While every sale is different, there are a few vital characteristics that all typically include. And, according to SalesPop’s Claudia Kimla-Stern, successful sales are a unique “formula,” made up of varying levels of each factor (or as Kimla-Stern calls them, “ingredients”). When combined uniquely for each prospect, they can combine to create a winning sale. In her article, she writes, “Calculate the right formula for your individual client, and mix the ingredients that precisely meet their needs. Only then will your customer believe in your abilities come back again.”
Below are four of the six crucial ingredients that are needed for successful selling:
Connecting with others through your words and actions is essential to selling. Connecting requires listening to the prospect and truly hearing what he or she is saying. Don’t listen just to respond; make sure to hear the message.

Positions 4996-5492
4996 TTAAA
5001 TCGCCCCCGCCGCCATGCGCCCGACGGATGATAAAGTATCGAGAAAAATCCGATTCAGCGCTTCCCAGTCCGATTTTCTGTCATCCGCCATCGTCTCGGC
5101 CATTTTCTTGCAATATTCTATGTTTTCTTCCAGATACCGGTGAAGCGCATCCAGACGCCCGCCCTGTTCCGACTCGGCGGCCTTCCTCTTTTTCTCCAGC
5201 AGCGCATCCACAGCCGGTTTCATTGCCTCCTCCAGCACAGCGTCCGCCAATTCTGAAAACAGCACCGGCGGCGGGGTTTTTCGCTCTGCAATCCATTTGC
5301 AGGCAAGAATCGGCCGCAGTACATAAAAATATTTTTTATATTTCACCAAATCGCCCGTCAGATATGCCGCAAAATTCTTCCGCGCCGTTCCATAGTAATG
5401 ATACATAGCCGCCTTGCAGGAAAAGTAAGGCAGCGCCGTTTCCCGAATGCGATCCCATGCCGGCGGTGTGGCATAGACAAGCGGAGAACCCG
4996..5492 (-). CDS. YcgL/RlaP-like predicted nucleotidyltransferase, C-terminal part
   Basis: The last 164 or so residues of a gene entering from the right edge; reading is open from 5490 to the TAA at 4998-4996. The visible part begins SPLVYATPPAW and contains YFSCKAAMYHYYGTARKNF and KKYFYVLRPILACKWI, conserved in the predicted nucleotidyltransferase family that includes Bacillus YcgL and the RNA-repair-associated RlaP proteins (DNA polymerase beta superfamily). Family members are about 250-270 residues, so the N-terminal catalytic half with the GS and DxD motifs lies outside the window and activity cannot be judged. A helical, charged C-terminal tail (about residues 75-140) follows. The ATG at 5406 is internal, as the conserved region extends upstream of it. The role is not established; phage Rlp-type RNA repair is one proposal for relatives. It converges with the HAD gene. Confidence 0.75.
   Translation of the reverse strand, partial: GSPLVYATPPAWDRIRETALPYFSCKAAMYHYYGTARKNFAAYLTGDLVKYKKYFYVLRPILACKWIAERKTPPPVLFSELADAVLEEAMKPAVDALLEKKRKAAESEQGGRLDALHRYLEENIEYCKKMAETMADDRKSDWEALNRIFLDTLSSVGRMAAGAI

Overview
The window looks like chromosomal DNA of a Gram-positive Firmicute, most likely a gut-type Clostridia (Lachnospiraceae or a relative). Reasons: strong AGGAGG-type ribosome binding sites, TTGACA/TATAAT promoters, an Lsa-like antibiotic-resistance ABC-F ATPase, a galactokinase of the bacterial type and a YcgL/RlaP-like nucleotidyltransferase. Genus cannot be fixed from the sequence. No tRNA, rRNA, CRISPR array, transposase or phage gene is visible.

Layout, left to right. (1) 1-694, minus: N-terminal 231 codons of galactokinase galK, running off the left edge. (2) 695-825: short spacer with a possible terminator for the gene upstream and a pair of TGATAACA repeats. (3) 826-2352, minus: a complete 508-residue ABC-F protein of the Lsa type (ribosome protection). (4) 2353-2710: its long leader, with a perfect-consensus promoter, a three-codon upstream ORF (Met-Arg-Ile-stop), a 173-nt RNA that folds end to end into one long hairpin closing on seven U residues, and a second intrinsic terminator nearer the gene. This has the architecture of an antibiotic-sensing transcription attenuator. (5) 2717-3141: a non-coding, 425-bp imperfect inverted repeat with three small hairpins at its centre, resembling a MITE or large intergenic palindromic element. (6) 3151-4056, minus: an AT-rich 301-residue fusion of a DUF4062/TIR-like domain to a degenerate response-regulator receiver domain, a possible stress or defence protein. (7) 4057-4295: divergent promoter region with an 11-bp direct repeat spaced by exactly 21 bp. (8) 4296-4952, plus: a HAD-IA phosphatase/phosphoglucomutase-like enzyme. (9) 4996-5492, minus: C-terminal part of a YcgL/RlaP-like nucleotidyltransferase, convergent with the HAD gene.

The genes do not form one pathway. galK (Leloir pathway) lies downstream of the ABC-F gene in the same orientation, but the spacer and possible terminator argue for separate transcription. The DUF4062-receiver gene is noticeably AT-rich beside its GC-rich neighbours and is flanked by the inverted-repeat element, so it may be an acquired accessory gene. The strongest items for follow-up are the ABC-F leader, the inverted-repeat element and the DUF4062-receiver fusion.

Unfortunately, salespeople have a bad rap when it comes to being honest and authentic. Lead the charge against this stereotype by being congruent in what you say and do. Keep your promises, whether they are big or small.
Authenticity will help you build trustworthiness, another important ingredient to selling. “When the client feels that you really care about their problems and pain points, and have their best interests in mind, you gain their trust and loyalty,” she explains.
Compassion may not come to mind when thinking about important sales ingredients, but it’s becoming increasingly important to today’ s customers. When working with a prospect, place an emphasis on having an open mind and be willing to see things from his or her perspective. “Real connection can just happen through open-mindedness, authenticity, acceptance of other opinions, being able to express emotions in an appropriate way and being thoughtful and compassionate,” Kimla-Stern writes.
These ingredients, when combined with the other two, are necessary for creating a successful sales process. But, remember, none of these ingredients can stand alone; they must be combined to be effective. And, each can be slightly altered to fit the needs of each prospect. As Kimla-Stern points out, “only in the right mix will they provide the one and only solution for each and every client individually!”